There’s a scene in Mission Impossible 3 that you might recall. In it, our hero. Ethan Hunt (Tom Cruise). tackles the movie’s villain, holds him at gunpoint, and forces him to read a bizarre series of sentences aloud.
“The pleasure of Busby’s company is what I most enjoy,” he reluctantly reads. “He put a tack on Miss Yancy’s chair, and she called him a horrible boy. At the end of the month, he was flinging two kittens across the width of the room …”
Despite sounding random and unimportant, it quickly becomes clear that the words he’s reading aren’t random at all — they’re deliberately designed to help a software program clone his voice. Once he finishes the passage, the software parses the audio and instantly gives Hunt the ability to speak and sound exactly like the bad guy — the final piece of his near-perfect disguise.
Mission: Impossible 3 (2006) – Seeing Double Scene (5/8) | Movieclips
Now if you take that scene and subtract all the espionage, guns, and dramatic tension, you’re left with a pretty solid example of what I experienced at CES today during a demo of My Own Voice, an AI-powered “voice banking” service from a French startup called Acapela Group.
The company’s raison d’être is to help people who will eventually lose the ability to speak. This is typically something that happens as a result of injury, illness, or diseases like ALS, Huntington’s disease, and laryngeal cancer. Whatever the cause may be, the company’s My Own Voice platform allows a person to synthetically clone their voice and preserve the unique tone, timbre, and personality that makes it theirs — something that’s typically lost with most text-to-speech software (think Stephen Hawking).
Now to be fair, voice cloning tech isn’t necessarily new or technologically groundbreaking at this point. Such services have existed for years, and thanks in part to the advent of deepfakes, there are currently dozens of other companies that can do the same thing that Acapela Group does. But there are two big things that set My Own Voice apart from the rest of the pack: speed and purpose.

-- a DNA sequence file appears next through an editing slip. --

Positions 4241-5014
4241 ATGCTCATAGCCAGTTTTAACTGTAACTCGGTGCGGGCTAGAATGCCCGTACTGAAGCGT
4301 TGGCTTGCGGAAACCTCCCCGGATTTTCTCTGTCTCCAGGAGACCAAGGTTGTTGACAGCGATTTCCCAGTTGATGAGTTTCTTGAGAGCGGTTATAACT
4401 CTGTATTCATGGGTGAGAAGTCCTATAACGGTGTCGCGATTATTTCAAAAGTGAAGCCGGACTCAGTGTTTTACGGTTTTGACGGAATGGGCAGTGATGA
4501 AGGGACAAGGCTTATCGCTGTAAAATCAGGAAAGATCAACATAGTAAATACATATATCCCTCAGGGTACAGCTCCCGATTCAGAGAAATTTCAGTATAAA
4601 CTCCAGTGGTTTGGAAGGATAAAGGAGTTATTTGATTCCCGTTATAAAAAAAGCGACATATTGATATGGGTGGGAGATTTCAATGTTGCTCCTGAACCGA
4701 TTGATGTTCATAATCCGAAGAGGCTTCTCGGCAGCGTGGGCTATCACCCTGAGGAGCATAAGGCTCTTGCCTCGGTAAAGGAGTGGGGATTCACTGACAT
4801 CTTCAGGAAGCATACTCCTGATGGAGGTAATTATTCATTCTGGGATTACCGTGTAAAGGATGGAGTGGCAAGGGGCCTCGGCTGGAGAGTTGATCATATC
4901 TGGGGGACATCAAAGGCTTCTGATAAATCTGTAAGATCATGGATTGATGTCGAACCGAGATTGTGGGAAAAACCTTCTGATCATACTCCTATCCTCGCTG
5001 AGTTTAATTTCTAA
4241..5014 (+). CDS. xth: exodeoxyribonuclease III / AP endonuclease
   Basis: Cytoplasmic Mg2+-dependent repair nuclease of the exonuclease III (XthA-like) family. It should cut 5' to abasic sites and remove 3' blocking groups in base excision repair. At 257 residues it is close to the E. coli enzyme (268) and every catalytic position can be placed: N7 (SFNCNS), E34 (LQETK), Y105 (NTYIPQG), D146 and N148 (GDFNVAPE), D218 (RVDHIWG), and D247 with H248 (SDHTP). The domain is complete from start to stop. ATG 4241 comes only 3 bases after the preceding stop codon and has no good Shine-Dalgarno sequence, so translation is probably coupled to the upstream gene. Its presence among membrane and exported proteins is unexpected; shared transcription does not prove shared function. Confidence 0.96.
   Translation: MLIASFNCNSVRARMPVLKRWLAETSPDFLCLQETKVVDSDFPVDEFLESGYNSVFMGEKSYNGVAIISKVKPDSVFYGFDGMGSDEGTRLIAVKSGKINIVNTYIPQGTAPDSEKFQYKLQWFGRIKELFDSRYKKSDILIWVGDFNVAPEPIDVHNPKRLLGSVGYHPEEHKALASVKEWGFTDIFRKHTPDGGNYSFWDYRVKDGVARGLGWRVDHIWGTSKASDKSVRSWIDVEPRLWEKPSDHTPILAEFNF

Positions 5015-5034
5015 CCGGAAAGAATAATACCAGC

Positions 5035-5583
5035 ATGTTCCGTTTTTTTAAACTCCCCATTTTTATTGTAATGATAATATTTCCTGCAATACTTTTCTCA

My Own Voice is impressively quick. Unlike other services, which often require hours of reference audio to create a realistic-sounding clone, My Own Voice’s AI can spin up an astonishingly good synthetic after hearing just 50 short sentences, or roughly around 3 minutes of recorded audio. It’s basically just like that Mission Impossible scene; they’ve developed a streamlined set of reference sentences that make it easier for their AI to learn how you sound, so instead of manually recording every conceivable word, all you have to do is talk through a handful of easy phrases.
Arguably more important than the software’s speed, though, is its purpose. Again, this tech isn’t particularly new or novel. There have been a handful of noteworthy startups that have spun up similar voice-cloning tech — like Canadian startup Lyrebird or the London-based firm Sonantic, for example. But both of those startups were quickly acquired, and their voice-cloning tech ended up being used for AI overdubbing in movies and video-editing software.
That’s not to say that those aren’t good uses of voice cloning tech. They absolutely are, and they’re probably quite profitable ones to boot — but that’s precisely what makes My Own Voice so cool. It’s not often that you encounter such a powerful technology that, rather than being built for entertainment or productivity, was developed specifically to help disadvantaged people and quite literally give them a voice.
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